What the Brexit vote means for the US economy
For weeks, there have been a lot of headlines crossing about this so-called Brexit vote.
Brexit is the abbreviation for “British exit from the European Union.” Unhappy with having EU policies forced on them, anti-EU Brits organized and called for a vote. And in a surprise development on Thursday, Britain voted to leave. Specifically, 52% of voters voted to leave as 48% voted to remain.
For our purposes, we’re gonna skip what the Brexit vote means for everyone else and focus on what it means for the US.
What the Brexit vote means for the US: Tighter financial conditions
While the US economy and the companies in the US stock market have limited exposure to the UK, they’re all nevertheless affected by what’s unfolding.
The first thing most economists are flagging right now is tighter financial conditions. Simply put, tighter financial conditions means that it is harder and more expensive for businesses and consumers to get money. That in turn leads to less borrowing, less investing, and ultimately less economic activity.
And these tighter financial conditions are appearing in the US.
“The sharp fall in stock prices in most economies and the widening of credit spreads represent a tightening of financial conditions,” Wells Fargo’s Jay Bryson said. “If financial conditions remain tight in coming weeks, economic activity in many economies could decelerate from already lackluster rates of growth.”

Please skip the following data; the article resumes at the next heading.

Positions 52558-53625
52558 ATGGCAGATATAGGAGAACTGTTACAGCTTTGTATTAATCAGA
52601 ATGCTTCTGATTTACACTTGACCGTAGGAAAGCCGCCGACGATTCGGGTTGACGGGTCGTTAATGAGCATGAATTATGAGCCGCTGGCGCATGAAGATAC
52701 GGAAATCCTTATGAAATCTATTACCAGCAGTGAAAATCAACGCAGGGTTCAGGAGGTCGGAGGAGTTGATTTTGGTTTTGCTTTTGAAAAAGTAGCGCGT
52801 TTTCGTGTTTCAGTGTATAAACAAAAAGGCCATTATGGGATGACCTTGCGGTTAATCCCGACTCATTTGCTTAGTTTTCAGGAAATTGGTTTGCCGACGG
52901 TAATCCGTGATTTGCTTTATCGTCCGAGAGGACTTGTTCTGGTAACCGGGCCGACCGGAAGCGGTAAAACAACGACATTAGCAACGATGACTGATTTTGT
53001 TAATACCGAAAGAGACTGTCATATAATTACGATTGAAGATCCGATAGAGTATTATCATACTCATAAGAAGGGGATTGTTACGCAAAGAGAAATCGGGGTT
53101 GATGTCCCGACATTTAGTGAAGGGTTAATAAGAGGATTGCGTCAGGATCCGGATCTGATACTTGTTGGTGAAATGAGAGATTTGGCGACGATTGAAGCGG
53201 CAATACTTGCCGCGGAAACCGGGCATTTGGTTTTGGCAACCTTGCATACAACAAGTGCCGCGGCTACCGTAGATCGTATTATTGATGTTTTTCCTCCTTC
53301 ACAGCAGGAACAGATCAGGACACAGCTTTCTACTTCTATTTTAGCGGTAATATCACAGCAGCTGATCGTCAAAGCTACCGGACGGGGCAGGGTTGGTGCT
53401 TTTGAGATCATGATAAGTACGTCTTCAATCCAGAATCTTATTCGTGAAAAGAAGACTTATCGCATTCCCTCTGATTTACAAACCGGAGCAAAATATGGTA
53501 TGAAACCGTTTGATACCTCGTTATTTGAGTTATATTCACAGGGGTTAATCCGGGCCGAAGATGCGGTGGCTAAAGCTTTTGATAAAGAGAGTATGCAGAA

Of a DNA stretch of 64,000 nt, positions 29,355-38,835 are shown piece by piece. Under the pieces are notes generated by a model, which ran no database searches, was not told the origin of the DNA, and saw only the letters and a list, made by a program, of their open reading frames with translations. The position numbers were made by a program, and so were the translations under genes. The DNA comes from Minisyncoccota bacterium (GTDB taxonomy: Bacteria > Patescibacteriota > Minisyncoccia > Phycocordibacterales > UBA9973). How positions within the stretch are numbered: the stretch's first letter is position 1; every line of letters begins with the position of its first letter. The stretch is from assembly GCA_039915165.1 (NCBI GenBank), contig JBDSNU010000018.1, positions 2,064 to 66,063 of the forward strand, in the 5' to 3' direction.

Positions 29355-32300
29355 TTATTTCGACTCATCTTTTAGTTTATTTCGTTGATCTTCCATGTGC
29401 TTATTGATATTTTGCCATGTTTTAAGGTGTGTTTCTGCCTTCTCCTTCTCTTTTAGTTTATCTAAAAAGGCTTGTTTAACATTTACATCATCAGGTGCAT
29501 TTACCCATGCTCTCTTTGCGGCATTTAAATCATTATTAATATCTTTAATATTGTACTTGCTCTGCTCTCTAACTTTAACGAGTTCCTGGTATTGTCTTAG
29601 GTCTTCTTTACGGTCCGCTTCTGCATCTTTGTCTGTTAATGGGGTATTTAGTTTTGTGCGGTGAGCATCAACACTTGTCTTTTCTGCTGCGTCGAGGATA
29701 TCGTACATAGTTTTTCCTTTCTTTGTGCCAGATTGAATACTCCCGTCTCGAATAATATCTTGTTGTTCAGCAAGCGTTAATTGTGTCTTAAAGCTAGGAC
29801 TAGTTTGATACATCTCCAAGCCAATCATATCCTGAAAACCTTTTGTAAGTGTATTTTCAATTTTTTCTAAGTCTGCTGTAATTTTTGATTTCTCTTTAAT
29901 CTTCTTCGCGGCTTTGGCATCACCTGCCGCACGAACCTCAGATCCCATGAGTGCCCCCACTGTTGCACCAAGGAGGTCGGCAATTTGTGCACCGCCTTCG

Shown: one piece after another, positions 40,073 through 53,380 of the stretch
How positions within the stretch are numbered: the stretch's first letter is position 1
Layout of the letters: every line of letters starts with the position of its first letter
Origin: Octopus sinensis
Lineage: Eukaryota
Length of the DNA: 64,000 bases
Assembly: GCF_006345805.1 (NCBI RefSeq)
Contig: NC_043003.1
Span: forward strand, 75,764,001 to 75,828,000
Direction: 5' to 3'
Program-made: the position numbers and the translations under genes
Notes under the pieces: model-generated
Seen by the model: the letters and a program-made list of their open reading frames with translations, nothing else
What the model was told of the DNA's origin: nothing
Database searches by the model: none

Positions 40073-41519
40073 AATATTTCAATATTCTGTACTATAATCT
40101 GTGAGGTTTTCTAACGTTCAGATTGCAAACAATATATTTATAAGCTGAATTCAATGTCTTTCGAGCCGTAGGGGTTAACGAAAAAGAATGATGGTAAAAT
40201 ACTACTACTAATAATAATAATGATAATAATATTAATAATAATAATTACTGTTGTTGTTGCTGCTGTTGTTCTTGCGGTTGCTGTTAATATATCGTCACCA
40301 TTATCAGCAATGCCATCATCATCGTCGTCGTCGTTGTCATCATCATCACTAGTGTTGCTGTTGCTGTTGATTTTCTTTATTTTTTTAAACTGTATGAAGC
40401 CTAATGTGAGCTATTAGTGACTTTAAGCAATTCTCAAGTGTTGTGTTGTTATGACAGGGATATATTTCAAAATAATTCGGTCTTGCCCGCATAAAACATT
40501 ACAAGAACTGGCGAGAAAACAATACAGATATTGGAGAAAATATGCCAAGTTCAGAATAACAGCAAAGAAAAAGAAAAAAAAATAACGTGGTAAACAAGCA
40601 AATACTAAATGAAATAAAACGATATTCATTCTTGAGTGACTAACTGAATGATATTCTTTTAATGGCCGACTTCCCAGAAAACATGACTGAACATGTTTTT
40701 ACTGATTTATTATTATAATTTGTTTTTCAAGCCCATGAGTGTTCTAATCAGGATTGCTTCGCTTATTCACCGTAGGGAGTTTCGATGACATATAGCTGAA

On Friday, the S&P 500 (^GSPC) plunged 75 points or 3.6%. The Dow (^DJI) fell 610 points or 3.4%.
Expect the Fed to keep monetary policy loose for longer
This comes at a time when the Federal Reserve has been planning to actively tighten financial conditions through tighter monetary policy. Why would they want to do this? Because the economy has made great strides in the past seven years since the end of the financial crisis, which means the economy is actually at risk of overheating.
But with these new developments out of the UK — combined with other recent signs of slowdown — economists agree that tighter monetary policy — which the Fed has been rolling out with interest rate hikes — is likely to be put off for now.
“The Fed will likely delay the hiking cycle,” Bank of America Merrill Lynch’s Ethan Harris said. “We expect the next hike to be in December versus our prior forecast of September. Given the high degree of uncertainty, we will be nimble to adjust forecasts as needed depending on financial conditions.”
Harris isn’t the only economist who believes that rate hikes will be put off until the end of the year. His peers at Nomura, JPMorgan, Morgan Stanley, and UBS all see the Fed waiting until December until the next rate hike comes. ING’s Rob Carnell thinks the next rate hike won’t come until 2017.
The good news
Historically, these types of shocks rarely have long-lasting affects. Event-driven sell-offs in the financial markets are usually followed by huge rallies.
It’s a similar story for economic growth, especially for regional shocks. Renaissance Macro’s Neil Dutta considered other major regional shocks from recent history.
“Examples include the European Exchange Rate Mechanism crisis in the early 1990s, the Tequila crisis of the mid-1990s, and the Asian financial crisis in the late 1990s,” Dutta observed. “We saw regional recessions that did not bleed to the rest of the world.”
Dutta believes that the US economy could experience “a possible GDP hit of anywhere from 0.2 to 0.6ppt to US GDP over the next year” following this Brexit vote. But he also sees growth to improve thanks to, among other things, loose monetary policy.